Ma 29 July 1861The Channel Fleet are now anchored in the waters of Loughswilly. On Wednesday they sailed majestically up the Lough on the tide in the form of a crescent. The Londonderry Sentinel gives a graphic description of the scene, which I abridge:-
"No sight could be more beautiful. Crowds collected from many points to witness the magnificent spectacle. These seven wooden walls of old England now displayed their graceful lines, their beautiful symmetry, and gayest bunting to the admiration of hundreds, while the waters of the Lough, as if proud of their freight, reflected their spire-like masts, their thousand flags and streamers, and their stately outlines in the glassy waves beneath. Now the ships are off Dunree Fort, on which the red cross of England unfurls its folds to the wind. As each man-of-war passes a salute is fired, and in the intervals the martial strains of the well-trained bands on board each vessel are borne to the shore. The scene was of the most thrilling description, and its interest was not lessened by the fact that this exhibition of the 'pride, pomp, and circumstance' of the maritime greatness of our country was unattended by the more direful accompaniments of 'glorious war.'
"At half-past 4 the fleet were off Buncrana, having arrived in the following order:-
"The Revenge, 91 guns, 800-horse power, Captain Charles Fellows, bearing the flag of Rear-Admiral Smart, senior Admiral of the fleet. The Edgar, 91 guns, 600-horse power, Captain Mends, bearing the flag of Rear-Admiral Erskine (white), second in command. The Conqueror, 101 guns, 200-horse power, Captain Southby, C.B., and Aide-de-Camp to the Queen, The Aboukir, 91 guns, 403-horse power, Captain Shadwell, C.B. The Hero, 91 guns, 600-horse power, Captain Ryder. The Trafalgar, 90 guns, 500-horse power, Captain Dixon. The Centurion, 80 guns, 400-horse power, Captain Rogers, C.B. The Porpoise gunboat, commanded by Lieutenant-Commander John Brasier Creagh, Knight of the Legion of Honour.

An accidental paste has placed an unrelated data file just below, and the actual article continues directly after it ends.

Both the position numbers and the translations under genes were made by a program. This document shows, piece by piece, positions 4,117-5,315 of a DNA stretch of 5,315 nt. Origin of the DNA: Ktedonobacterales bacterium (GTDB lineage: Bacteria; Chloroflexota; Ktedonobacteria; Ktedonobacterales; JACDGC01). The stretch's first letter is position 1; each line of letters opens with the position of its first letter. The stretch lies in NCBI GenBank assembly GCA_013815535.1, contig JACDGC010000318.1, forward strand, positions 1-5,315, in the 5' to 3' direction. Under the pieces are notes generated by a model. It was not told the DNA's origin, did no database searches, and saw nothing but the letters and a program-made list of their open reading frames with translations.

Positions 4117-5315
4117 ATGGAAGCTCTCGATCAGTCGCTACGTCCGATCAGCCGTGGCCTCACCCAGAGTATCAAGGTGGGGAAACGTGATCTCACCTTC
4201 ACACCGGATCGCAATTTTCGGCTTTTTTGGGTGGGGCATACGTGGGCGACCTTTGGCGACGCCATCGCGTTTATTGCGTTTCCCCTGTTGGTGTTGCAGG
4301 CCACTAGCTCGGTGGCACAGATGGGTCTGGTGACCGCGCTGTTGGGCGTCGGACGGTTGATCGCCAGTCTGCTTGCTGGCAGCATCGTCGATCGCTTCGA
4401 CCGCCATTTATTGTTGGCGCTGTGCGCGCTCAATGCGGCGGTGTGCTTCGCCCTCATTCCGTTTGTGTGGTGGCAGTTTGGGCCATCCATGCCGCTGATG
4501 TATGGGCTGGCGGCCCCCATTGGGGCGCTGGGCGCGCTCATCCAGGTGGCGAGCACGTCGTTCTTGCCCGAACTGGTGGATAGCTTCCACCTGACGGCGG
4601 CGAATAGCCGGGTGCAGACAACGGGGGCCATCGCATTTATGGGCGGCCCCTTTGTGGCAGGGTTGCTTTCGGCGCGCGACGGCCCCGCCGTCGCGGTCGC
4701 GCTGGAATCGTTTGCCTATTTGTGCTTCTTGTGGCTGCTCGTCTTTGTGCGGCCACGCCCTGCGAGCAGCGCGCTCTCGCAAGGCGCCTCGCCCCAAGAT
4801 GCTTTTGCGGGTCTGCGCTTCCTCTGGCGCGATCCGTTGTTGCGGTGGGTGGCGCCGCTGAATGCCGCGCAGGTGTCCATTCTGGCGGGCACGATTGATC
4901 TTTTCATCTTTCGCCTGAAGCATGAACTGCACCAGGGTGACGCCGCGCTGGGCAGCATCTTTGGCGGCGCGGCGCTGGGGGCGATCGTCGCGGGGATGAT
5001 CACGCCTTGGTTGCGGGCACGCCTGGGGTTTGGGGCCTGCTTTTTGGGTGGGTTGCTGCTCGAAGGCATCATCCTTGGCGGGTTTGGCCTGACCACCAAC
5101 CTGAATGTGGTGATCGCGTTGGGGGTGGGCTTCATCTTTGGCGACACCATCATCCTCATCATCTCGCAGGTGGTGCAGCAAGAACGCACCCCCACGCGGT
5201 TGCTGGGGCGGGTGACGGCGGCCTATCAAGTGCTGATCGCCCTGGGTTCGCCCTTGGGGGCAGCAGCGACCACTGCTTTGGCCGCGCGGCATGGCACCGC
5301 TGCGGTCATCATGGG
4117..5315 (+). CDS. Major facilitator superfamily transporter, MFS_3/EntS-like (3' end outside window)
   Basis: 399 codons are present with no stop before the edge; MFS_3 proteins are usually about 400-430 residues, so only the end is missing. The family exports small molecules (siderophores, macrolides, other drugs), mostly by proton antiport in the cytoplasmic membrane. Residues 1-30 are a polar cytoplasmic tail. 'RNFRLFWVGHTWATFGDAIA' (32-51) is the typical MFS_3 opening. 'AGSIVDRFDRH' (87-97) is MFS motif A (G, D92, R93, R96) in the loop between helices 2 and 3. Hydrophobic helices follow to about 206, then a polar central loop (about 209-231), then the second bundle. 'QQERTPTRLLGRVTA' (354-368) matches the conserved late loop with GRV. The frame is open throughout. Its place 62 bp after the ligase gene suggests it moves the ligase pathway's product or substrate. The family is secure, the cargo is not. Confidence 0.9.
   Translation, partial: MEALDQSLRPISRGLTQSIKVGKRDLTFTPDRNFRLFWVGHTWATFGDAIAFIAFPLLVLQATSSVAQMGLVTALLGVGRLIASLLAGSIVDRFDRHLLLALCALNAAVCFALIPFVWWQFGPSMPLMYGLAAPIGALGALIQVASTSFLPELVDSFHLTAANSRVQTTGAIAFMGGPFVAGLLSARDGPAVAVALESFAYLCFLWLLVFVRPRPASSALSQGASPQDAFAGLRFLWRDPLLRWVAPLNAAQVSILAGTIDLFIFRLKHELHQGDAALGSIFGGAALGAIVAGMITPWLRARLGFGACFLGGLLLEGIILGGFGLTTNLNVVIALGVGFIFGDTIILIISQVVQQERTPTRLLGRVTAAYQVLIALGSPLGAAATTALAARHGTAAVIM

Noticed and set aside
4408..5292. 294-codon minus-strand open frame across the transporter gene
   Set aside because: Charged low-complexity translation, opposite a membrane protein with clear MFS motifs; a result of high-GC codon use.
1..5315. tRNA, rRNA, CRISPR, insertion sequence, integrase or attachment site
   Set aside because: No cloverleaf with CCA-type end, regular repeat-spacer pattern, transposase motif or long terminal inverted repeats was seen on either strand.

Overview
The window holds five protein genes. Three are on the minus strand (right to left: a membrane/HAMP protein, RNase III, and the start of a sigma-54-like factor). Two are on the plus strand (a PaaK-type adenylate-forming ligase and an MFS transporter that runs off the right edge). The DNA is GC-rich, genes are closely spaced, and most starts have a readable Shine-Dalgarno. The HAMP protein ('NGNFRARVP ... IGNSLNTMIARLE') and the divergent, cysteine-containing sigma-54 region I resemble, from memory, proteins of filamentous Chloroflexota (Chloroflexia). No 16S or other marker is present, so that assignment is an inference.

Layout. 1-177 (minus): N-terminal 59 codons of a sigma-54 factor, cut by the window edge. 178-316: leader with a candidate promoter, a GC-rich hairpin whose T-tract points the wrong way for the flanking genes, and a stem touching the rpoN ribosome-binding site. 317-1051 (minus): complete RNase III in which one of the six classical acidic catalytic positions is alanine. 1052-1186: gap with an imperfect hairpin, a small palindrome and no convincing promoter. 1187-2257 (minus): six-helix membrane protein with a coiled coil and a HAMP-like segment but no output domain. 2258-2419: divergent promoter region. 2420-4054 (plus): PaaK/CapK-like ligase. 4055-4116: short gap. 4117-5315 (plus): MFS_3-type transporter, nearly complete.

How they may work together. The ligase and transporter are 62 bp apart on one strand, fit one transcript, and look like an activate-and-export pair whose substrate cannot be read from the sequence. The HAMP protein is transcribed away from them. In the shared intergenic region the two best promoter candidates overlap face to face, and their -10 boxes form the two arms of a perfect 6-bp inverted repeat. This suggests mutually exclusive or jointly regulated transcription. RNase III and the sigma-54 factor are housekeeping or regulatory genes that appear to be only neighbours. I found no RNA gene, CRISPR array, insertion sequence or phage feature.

"As night set in the shores of tough Swilly were brilliantly lit up with bonfires. The glare brought out the ships into fine relief, affording a spectacle easy to be enjoyed, but difficult to describe. All the inhabitants of Buncrana likewise illuminated their dwellings, and on every side great enthusiasm was witnessed. It was most gratifying to see the cordial reception given by the people of Ennishowen to the fleet, and both officers and men feel much pleased and complimented at the reception they have met with. Perhaps in no other place since they have left Spithead have they received such a hearty welcome, and the short experience had of the members of the fleet gives reason to believe that it will be richly deserved.
"Some idea may be formed of the might and majesty of England's navy, from the fact that these seven vessels carry 636 guns, with crews amounting in number to 6,250 men, being more than the entire population of Strabane The entire horse-power is nominally 4,200, but is equal to double these figures. Three vessels properly belonging to this portion of the fleet are absent on other service - namely, the Donegal, the Diadem, and the Emerald."
This spectacle will produce a profound and lasting impression on the peasantry of Donegal, and the fame of it will spread throughout all the mountains and glens of the west.
Th 8 August 1861The screw steam-ships Revenge, 89, Capt. Charles Fellowes, bearing the flag of Rear-Admiral Robert Smart, K.H.; Conqueror, 99, Capt. Edward S. Sotheby, C.B.; Aboukir, 86, Capt. Charles P. Shadwell; and Centurion, 80, Capt. Henry D. Rogers, C.B., of the Channel Squadron, arrived in Plymouth Sound yesterday afternoon.
We 9 October 1861Rear Admiral Erskine's division of the Channel fleet, consisting of the Edgar, 89 screw (flagship), Capt. George P. Mends; the Hero, 89, screw, Capt. A.P. Ryder; and the Trafalgar, 86, screw, Capt. J.B. Dickson, arrived at Spithead yesterday morning under steam, and brought up in line on reaching the anchorage. The Edgar discharged her powder and shell yesterday at Spithead, preparatory to going into harbour.